The Five Love Languages

The Five Love Languages
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Author: Gary Chapman

Genre: Self-Help

Have you ever fallen in love with someone? How does it feel at the beginning when you are falling for someone? Do you remember that “in-love” experience, when you get butterflies in your tummy, when you keep thinking about the person 24/7, dreaming about them, and wanting to be with them all the time? Did you feel like your “emotional love tank” was always full when you were fresh in love? If you are in the first two years of your romantic relationship, you are probably experiencing all these feelings. But if you have been in a long-time relationship, do you still feel the same way? How full is your love tank now? Do you feel loved by your partner?

The author explains that the intense feelings of being in love, or the “in-love” experience lasts for only two years. Slowly, those feelings start fading away, and love no longer remains solely an intense emotion, rather, it becomes a choice that you make every day. Personally, I felt so validated by reading this book because I used to wonder why I didn’t feel the exact same way I used to feel several years ago about my husband. Is something wrong with me? Am I no longer in love with him? Apparently, my feelings are completely normal, and if you have been in a long-term relationship like us and feel the same way, I see you and I understand you. Both you and I are normal for feeling that way. A long-term relationship is a commitment and hard work that both you and your partner consciously put into every single day and as long as you both do your part, love shall always prevail. To sustain a long-term relationship, what’s important though is having one’s emotional love tank full. It is important for each person in the relationship to feel loved by the other.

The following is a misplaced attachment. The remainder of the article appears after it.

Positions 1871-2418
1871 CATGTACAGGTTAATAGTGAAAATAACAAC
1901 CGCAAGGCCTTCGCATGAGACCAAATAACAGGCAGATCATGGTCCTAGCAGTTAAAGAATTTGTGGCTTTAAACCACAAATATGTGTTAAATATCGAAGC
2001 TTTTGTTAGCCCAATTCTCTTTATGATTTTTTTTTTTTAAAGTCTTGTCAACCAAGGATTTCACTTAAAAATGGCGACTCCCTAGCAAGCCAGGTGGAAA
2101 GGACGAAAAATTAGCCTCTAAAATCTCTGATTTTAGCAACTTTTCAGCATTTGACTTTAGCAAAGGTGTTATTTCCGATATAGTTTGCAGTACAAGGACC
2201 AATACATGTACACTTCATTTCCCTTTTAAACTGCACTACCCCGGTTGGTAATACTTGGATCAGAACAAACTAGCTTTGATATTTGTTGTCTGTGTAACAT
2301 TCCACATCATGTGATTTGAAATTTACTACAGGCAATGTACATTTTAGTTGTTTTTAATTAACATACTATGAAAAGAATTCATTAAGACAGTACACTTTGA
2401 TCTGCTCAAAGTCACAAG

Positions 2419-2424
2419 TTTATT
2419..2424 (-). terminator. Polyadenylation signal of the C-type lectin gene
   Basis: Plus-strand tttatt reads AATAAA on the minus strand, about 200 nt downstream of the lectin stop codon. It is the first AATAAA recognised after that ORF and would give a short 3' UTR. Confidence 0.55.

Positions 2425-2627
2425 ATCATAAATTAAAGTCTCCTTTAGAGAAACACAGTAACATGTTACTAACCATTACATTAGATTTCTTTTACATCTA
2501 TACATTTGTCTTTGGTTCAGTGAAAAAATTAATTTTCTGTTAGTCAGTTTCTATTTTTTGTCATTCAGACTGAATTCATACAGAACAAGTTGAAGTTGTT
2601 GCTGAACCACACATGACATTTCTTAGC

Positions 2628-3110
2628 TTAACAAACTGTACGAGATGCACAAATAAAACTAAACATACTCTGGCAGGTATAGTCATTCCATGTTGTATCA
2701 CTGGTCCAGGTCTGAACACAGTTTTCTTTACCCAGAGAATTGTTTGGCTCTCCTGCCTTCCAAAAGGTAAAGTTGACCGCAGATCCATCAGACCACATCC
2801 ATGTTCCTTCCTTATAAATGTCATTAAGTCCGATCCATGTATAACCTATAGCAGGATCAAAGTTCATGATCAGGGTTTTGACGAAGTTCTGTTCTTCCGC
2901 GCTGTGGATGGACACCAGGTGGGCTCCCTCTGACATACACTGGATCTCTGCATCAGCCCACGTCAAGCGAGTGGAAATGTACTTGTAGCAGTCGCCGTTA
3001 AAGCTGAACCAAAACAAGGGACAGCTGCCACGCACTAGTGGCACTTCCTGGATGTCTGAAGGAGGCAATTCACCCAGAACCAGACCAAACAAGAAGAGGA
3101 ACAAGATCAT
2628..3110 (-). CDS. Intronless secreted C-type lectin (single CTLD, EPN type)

People feel loved in different ways, which means different people speak different love languages.

Your emotional love language and the language of your spouse may be as different as Chinese from English. No matter how hard you try to express love in English, if your spouse understands only Chinese, you will never understand how to love each other.

If one can understand the five love languages described in the book and speak/express their love in the relevant love languages to their partner, they are more likely to experience better communication, forge deeper connections, and develop healthier relationships. Let’s dive deeper into these five love languages then: